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Artificial intelligence is becoming a hot topic in Washington. Photo: Monica Schipper/Getty Images

The White House said Thursday that it will establish a new committee bringing together officials from across the federal government to look at issues related to artificial intelligence.

Why it matters: Policymakers are taking early steps to wrap their heads around artificial intelligence. But Silicon Valley isn't waiting for them to catch up, debuting developments such as virtual assistants that can convincingly call a restaurant host to make a dinner reservation.

The details: The new Select Committee on Artificial Intelligence will include "the most senior R&D officials of the Federal Government" and offer guidance to the administration on research priorities, according to a White House fact sheet.

  • It will also "identify opportunities to leverage Federal data and computational resources to support our national AI R&D ecosystem," the White House said. The tech industry has been calling for access to more government data, which they think could be used to improve AI systems.
  • The development comes despite the fact that the White House hasn't staffed certain key positions, like U.S. CTO and presidential science adviser, that would normally work on these topics.

What's next: Officials will talk with industry representatives Thursday afternoon about issues like ethics in AI technologies and the potential for their rollout to disrupt the lives of American workers.

Yes, but: "[T]o a certain degree job displacement is inevitable. But we can’t sit idle, hoping eventually the market will sort it out," Deputy Assistant to the President for Technology Policy Michael Kratsios is expected to say. "We must do what Americans have always done: adapt."

Go deeper

Dave Lawler, author of World
13 mins ago - World

Globetrotting climate envoy Kerry makes Biden team’s first visit to China

Illustration: Aïda Amer/Axios

John Kerry became the first senior Biden administration official to touch down in China this week. He's also been the first to sit down with a string of world leaders.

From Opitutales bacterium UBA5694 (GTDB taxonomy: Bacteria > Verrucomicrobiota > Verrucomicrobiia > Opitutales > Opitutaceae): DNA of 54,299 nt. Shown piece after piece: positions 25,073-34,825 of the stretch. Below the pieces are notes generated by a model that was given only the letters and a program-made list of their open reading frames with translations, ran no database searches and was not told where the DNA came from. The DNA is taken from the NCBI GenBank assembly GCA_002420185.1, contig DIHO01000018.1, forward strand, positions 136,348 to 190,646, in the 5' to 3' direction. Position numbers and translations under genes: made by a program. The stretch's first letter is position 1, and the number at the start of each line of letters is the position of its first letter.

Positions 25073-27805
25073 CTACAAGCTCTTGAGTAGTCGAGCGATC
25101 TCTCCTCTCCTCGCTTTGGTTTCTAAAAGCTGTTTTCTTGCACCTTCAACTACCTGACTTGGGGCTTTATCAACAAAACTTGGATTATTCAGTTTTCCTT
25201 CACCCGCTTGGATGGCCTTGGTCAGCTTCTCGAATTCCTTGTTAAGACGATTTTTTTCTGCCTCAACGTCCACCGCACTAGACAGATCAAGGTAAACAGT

Why it matters: Kerry may no longer be secretary of state, but you'd be forgiven for thinking otherwise after a glance at his calendar. The unusual role could make Kerry a foreign policy force multiplier for President Biden, or potentially a source of mixed messages.

Chicago releases video of fatal police shooting of 13-year-old boy

A small memorial is seen on April 15 in Chicago where 13-year-old Adam Toledo was shot and killed by a police officer in March. Photo: Kamil Krzaczynski/Getty Images

Chicago's independent police review board on Thursday released the body camera footage of an officer's fatal shooting of 13-year-old Adam Toledo on March 29.

The big picture: Tension continues to rise nationwide in response to police misconduct and racism. Thursday's footage release comes days after officer Kim Potter fatally shot Daunte Wright in a traffic stop near Minneapolis, where the trial of Derek Chauvin, a former police officer accused of murdering George Floyd, is ongoing.

4 hours ago - Podcasts

State AG candidate Jen Jordan talks Georgia's time under the microscope

Georgia has become the center of American politics, in an era wherein state issues and officials have taken on elevated national prominence.

Axios Re:Cap speaks with Georgia state Sen. Jen Jorden, a Democrat running for attorney general, about her state's time in the national spotlight, if she'd defend the voting law as AG and if Will Smith should have pulled his movie production from her state.